INSIGHTS

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Now in it’s 19th year, Mental Health Awareness Week always begins on the second Monday in May. In 2019, it takes place between 13th and 19th May.

In a world that is increasingly opening up to – and understanding those with – mental health issues, it’s no surprise that Mental Health Awareness Week is attracting more and more attention in both the media and business worlds year on year.

Whilst I am a great supporter of anything that raises people’s awareness to mental health issues in the workplace, it takes more than just one week in the year to adequately support your employees’ mental health.

Right now, 1 in 6 workers is dealing with a mental health problem such as anxiety, depression or stress. Clearly, this can stop people from performing at their best.

Organisations perform better when their staff are healthy, motivated and focused. Smart businesses support employees who are experiencing mental health problems to cope and recover. The support people receive from employers is key in determining how well and how quickly they are able to get back to peak performance.

Here are 10 simple steps SMEs can take to make a real difference to their teams’ mental health, all year round:

1. Create a culture that supports staff to be open about their mental health: Send a clear signal to staff that their mental health matters and that being open about it will lead to support, not discrimination. Work with your employees and managers to break down the stigma related to mental health.

2. Ensure your sickness absence and return to work policies apply to mental as well as physical health problems: Policies should make it clear that people must be treated equally whatever their health problem. Make sure this is communicated effectively so everyone in the business is aware.

3. Train managers in how to support their team through mental health problems: You can’t just ‘expect’ them to feel comfortable dealing with issues that have previously been considered taboo. Giving them the tools, confidence and support to engage in the right conversations is key to supporting employees properly.

4. Open up the discourse on mental health: It’s vital managers routinely ask staff how they’re doing and reference their mental health – it helps build up people’s confidence to speak up earlier on and get the help they need sooner.

5. Fully support anyone who discloses a mental health problem: Once you’ve opened up the dialogue on mental health with someone, the priority is to develop positive steps to address the key issues they’re struggling with. Generally, these steps are small and involve simple adjustments to someone’s job role or extra support from their manager. Often the necessary change is one of attitude, expectations or communication – rather than a major change or significant cost.

6. Develop proactive action plans that work for both the individual and the business: Support managers to work together with their team members to develop a personal action plan to proactively manage their mental health. This allows people to plan in advance and develop tailored support for a time when they’re not coping so well. It also facilitates open dialogue with managers – leading to practical, agreed steps which can form the basis for regular monitoring and review.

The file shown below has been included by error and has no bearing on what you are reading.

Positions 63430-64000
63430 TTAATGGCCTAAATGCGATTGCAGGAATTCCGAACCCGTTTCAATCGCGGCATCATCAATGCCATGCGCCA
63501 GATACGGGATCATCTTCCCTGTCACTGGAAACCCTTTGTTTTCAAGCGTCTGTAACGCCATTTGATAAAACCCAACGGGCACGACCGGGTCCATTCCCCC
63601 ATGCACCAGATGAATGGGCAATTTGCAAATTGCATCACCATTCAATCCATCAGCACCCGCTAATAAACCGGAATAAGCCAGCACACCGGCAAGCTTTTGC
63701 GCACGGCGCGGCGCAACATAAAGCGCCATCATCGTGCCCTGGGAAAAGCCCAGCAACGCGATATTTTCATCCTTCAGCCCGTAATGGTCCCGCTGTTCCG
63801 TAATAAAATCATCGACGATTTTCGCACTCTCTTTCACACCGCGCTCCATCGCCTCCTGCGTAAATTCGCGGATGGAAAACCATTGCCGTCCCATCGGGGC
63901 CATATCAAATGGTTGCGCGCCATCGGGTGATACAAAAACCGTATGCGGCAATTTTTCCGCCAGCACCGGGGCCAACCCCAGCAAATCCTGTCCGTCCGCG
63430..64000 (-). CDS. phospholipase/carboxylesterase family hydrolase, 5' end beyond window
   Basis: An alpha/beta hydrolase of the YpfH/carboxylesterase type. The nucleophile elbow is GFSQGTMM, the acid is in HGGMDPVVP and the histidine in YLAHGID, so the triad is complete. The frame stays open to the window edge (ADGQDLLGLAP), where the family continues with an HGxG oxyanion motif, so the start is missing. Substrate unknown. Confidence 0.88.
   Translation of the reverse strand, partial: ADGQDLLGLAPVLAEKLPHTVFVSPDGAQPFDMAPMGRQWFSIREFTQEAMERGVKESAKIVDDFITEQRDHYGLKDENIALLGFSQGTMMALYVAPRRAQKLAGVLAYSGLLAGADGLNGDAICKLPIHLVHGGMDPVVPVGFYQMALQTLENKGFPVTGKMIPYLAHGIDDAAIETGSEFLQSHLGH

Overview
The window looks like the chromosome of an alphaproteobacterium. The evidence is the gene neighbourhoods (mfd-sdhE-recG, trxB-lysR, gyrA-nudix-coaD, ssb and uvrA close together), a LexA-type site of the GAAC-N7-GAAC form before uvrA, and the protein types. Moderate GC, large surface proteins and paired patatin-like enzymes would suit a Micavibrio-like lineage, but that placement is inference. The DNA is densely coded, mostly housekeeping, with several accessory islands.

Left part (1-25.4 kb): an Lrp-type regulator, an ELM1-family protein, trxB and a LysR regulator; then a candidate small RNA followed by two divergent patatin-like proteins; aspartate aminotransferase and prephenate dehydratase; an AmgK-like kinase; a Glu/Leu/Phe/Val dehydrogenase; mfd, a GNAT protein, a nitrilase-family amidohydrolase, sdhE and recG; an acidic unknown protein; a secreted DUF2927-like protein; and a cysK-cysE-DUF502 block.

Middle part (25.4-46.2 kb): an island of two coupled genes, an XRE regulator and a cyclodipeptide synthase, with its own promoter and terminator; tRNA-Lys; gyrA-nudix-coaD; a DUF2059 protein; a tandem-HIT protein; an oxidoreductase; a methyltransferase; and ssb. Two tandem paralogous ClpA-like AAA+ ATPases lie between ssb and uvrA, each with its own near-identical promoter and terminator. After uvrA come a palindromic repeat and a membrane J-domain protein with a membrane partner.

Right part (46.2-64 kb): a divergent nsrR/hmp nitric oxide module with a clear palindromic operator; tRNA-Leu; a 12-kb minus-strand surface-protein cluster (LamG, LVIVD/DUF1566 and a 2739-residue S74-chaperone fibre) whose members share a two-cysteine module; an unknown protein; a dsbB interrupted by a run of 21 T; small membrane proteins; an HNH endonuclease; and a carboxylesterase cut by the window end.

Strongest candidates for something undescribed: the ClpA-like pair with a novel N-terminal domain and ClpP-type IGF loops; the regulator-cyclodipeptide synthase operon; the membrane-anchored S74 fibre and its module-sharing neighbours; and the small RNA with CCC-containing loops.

7. Be flexible and open minded to simple changes: When people feel under pressure they can find it hard to prioritise their workload. Flexible working hours and increased one-to-one supervision can help people better manage their time and plan and prioritise. Some find a regular surgery-style trouble-shooting session with their manager helpful, where managers can go through the person’s to-do-list with them to coach them on how to approach challenging tasks. Often this acts as a useful pressure valve to help people regain confidence and cope with challenges.

8. Manage an employee’s time off sick effectively: Sometimes an employee may be so unwell they need time off work to recover. The way organisations manage a period of sickness absence is key in shaping how well and how quickly people are able to return to work and get back to peak performance.

9. Prepare for an employee’s return to work: When people are ready to return to work managers should arrange to meet up in a neutral comfortable venue to catch up and discuss the details of their return together. An effective return-to-work interview is vital to build trust and engagement with the employee and support their smooth and sustainable return to work.

  • take a person centred approach and be sensitive to the individual’s needs
  • be proactive and get involved as early as possible if someone is unwell
  • be positive, professional and supportive throughout the process
  • maintain contact with people throughout their sickness absence.

10. Engage with a provider who can support you through the challenges: It’s always reassuring to know that you don’t need to have all the answers yourself.  HR consultants (such as TheHRHub) have a wealth of experience in supporting managers and employees through all kinds of mental health challenges.  It’s worth having someone on your side for support, should you need it.

For help and advice on any HR issue, get in touch for a no strings discussion about your business needs and how we can help. Drop us a line at hello@thehrhub.co.uk or give us a call on 0203 627 7048.

Image: Canva